i think these are key questions and we continue to try to get the data to answer them. >> so are there other things you are looking to know that you don't know that you're trying to find answers to? >> one of the other areas from the cdc's point of view is understand methods of transmission. is it all respiratory transmission? for example, can this virus survived on certain -- survive o n certain surfaces long enough for somebody else to come down, put their hand on and touch their face? it's not clear right now what the relative components of say droplet transmission is due for transmission. >> my time is expired and i will yield. >> the gentleman yields back. the gentleman from illinois is recognized. >> as all of you know, the world health organization has declared the coronavirus outbreak a global health emergency and our
administration now has declared it a public health emergency. secretary azar, we talked about this. the trump administration asked 2.5 billionr just $ to combat the disease at the director who warned could severely disrupt daily life and cause severeould illness in the united states. tn that request, you did no include or were not specific about surveillance or testing kits that actually work, because not all of them have, and for treatment. instead, you suggested robbing $500 million from the united states response to ebola
academic, which actually still is raging in places. so i find it incomprehensible that you are asking for a molehill when what we really need is a mountain of support here. secretary azar, yes or no, you agree the president of the united states that the coronavirus is very much under control in the united states and spring? away" by sec. azar: he did not say the last part that you just said. he said we hope it will go away with warmer weather. i hope everybody would hope it would go away with warmer weather. the virus in the united states has been in a contained situation to date, but that can change. we expect more cases and we expect we will see at least a little community transmission of the virus in the united states. >> let me just ask another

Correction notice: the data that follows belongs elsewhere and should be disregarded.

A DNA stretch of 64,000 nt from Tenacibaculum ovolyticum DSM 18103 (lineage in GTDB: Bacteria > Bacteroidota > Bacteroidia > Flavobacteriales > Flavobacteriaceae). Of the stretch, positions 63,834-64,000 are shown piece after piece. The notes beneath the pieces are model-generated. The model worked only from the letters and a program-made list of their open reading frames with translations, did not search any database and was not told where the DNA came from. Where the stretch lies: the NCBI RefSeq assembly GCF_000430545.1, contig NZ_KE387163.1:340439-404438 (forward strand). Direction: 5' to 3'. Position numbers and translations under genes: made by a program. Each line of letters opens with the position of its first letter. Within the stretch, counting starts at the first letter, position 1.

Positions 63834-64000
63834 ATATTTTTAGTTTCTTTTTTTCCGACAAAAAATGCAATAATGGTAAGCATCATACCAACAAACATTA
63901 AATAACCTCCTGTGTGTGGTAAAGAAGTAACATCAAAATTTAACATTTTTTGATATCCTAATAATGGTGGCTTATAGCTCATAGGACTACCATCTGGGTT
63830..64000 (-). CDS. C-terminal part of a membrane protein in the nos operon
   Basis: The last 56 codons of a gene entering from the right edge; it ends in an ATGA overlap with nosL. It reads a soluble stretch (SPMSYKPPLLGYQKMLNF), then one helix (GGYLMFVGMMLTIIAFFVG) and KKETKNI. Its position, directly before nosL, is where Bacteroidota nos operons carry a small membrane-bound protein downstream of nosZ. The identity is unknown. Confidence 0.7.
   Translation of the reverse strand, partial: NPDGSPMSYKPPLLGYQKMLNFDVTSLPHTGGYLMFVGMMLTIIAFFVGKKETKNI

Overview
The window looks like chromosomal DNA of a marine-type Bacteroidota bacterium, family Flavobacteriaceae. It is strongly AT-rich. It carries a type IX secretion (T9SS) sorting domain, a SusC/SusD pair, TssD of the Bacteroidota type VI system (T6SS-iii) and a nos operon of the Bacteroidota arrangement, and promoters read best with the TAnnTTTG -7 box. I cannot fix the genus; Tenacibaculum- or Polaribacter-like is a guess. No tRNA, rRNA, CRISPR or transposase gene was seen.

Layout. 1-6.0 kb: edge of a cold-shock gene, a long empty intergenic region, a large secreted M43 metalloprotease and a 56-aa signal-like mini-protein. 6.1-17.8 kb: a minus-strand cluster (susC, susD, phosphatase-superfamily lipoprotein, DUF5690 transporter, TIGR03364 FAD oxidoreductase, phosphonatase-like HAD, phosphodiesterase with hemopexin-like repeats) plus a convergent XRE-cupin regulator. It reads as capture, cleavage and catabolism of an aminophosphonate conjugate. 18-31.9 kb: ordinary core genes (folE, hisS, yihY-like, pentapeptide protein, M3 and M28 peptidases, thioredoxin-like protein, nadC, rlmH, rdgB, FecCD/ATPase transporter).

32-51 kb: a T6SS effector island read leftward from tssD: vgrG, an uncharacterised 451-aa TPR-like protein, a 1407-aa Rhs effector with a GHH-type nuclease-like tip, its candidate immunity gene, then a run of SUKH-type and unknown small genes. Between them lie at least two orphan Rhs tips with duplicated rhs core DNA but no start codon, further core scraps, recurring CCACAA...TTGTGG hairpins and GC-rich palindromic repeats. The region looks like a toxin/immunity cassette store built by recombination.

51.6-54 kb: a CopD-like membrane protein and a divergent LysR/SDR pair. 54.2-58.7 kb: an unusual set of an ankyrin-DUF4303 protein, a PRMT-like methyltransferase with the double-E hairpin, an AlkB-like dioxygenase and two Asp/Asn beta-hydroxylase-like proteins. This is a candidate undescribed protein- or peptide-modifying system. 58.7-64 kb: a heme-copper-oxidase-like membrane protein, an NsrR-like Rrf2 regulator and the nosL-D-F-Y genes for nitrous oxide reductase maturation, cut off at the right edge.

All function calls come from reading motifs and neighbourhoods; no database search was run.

question. my hometown of chicago reported the first human to human transmission of the coronavirus in the united states and though the illinois and cook county and chicago departments of public health have expertly handled our two coronavirus cases, they have not received any reimbursements or financial assistance for what they've done. i just met with the director of public health in chicago. who said they are spending $150 ,000 per week to respond to this. will the united states be able able to2.5 billion be help local and state health officials who have already spent lots and lots of money trying to deal with this? sec. azar: yes, that is part of the supplemental request to fund
state and locals in addition to the $675 million money they already have received for many years. illinois of course received each year $16.3 million for exactly these activities, but we want to give additional funding through the supplemental request for those activities. >> that's good news, thank you. secretary azar, will your $2.5 billion be enough to help healthcare workers in hospitals and nursing homes or home care workers who have to care for quarantined individuals? sec. azar: in what respect? salaries? they are already paid. if there are elements we need to add to our request -- >> there may be additional cost that people that work in hospitals and they may have to hire more people. is there going to be help for staffing? $350 million is dedicated for
personal protective equipment that can be used by healthcare workers in many different settings. so we are stockpiling that to make it available should communities need that in addition to what they have on hand. >> let me finally say this, last week, 45 of my colleagues and i sent sent a letter to president trump and what we were talking about is are we going to have the guaranteed affordable treatments or vaccines that are developed? we are concerned that private pharmaceutical companies may end up having a role in this and raising the cost beyond the point that people could well afford. sec. azar: we absolutely share your passion around ensuring affordable access to medicine. but the private sector must have a role in this. we will not have therapeutics without the private sector candidates that they and we will have to invest in. >> we have paid for all of the
r&d so far. product funded out of the university of alabama. >> my time has expired. you are saying for sure it will be affordable for anyone who needs it. sec. azar: i'm saying we would want to ensure we work to make it affordable, but we can't control that price because we need to private sector to invest. >> the gentlewoman's time is expired. sec. azar: price controls won't get us there. >> i now recognize the gentleman from michigan. >> i've had a couple questions that i hope to run through and i is the first question ought to be -- first, thank you all.